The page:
3 Tips for Content Marketers from Mad Men’s Don Draper

With the series finale of Mad Men having just aired, we say goodbye to Donald Draper, the creative yet enigmatic genius creative director and show’s leading character. I’ll miss Mad Men and its brilliant but flawed characters, spot-on costumes and sets, and depiction of agency life.

Advertising and marketing have changed dramatically since the 1960s, the decade in which Mad Men was set. But the nuts and bolts, like knowing your audience, knowing your brand and making the message count, haven’t. Throughout the series Don Draper thinks like a modern content marketer. Here are some of his top insights that are still relevant today:

“If you don’t like what’s being said, change the conversation.”

Don Draper offered up this maxim to a potential client. For a real-life example of a brand that’s changed the conversation, take Dove’s Campaign for Real Beauty. Dove sparked a global conversation about the definition of beauty by using “real women” in print campaigns. Short films like the provocative Real Beauty Sketches examined how women perceive themselves. Dove has kept the conversation going with its new #ChooseBeautiful campaign and #speakbeautiful Twitter project. Whether you consider it empowering or polarizing, with #ChooseBeautiful hitting 6 million views and counting, for better or for worse, Dove has definitely changed the conversation.

Another brand that’s finding ways to change the conversation is Sweden’s Stutterheim Raincoats. It’s not unexpected for a company that makes minimalist handmade raincoats to exploit weather. But Stutterheim takes it further by singing the praises of gloomy weather and melancholy. The brand embraces the connection between melancholy and creativity by giving its Melancholic Person of the Year award to a famous Swedish artist. The brand also recently collaborated with EyeEm, inviting users to share their images of melancholic landscapes. Creativity and beauty out of melancholy? Don Draper would approve.

“Nostalgia. It’s delicate, but potent.”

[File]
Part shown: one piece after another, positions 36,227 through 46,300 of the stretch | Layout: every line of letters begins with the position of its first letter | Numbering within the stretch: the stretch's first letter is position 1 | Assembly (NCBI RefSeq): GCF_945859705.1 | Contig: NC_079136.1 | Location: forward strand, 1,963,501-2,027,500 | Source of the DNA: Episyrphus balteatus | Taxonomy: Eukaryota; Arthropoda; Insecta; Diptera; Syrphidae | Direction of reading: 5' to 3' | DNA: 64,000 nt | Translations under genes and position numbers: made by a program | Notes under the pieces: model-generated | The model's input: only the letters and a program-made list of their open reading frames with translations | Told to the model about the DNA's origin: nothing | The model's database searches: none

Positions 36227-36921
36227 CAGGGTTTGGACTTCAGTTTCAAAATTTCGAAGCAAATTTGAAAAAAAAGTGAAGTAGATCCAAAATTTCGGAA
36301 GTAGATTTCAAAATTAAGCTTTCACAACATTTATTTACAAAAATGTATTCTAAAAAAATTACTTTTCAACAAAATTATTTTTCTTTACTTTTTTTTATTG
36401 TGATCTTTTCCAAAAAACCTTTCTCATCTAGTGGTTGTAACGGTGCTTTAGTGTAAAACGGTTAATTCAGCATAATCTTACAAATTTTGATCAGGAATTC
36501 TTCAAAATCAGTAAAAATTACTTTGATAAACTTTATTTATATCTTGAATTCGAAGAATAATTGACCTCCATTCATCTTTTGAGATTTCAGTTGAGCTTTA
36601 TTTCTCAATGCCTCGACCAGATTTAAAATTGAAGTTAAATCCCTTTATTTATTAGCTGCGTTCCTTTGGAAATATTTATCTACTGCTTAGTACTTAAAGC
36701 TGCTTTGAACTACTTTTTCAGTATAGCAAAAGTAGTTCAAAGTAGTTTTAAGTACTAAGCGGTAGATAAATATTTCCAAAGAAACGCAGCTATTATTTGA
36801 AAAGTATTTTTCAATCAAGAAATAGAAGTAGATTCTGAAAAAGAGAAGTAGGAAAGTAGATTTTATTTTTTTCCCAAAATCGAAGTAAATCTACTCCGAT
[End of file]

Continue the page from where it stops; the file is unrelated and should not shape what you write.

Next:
In the last episode of Mad Men’s first season, Don Draper gives a master class on how to pitch a client. During a presentation to Kodak, he tells the executives that its new Carousel slide projector is, “A time machine…it goes backward and forward, and it takes us to a place where we ache to go again.” His pitch leaves the executives speechless, and tugged at the heartstrings of viewers.

The slide projector may be a thing of the past, but with today’s digital media we can elicit an emotional response through powerful stories told in blog posts, social media and video. This video by Verizon Wireless launched in time for Mother’s Day had me reaching for the tissues in a similar way. (I dare you not to tear up.)

Even though these examples might not make you cry, the desired effect is heartwarming. Just look at the popularity of #TBT to see how nostalgia and leveraging the past can be a warm and fuzzy win.

Disclaimer: Verizon Wireless is a client of Pace

“Why does everybody need to talk about everything?”

Don Draper may have been impulsive when it came to whiskey and women, but when it came to staying on brand, he knew the value of being strategic.

Big brands that offer an array of products or experiences know this—think Apple, Nike and Disney. Or my new favorite, General Electric. By talking less about company history and products and leveraging its consumer-friendly web site and robust social media channels (notably, Facebook, YouTube, Instagram and Vine), the brand goes beyond light bulbs and appliances to share high-quality content and talk about technology in a way that’s conversational and meaningful, but also strategic and straightforward.

We can approach our content marketing work the same way: by emphasizing quality over quantity, understanding the client’s core values and audience, and using relevant channels and platforms to engage consumers. I wouldn’t emulate Don Draper’s lifestyle, but his insights on the business are a worthwhile takeaway.

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What are your favorite marketing moments from Mad Men?

By Callie Fromson

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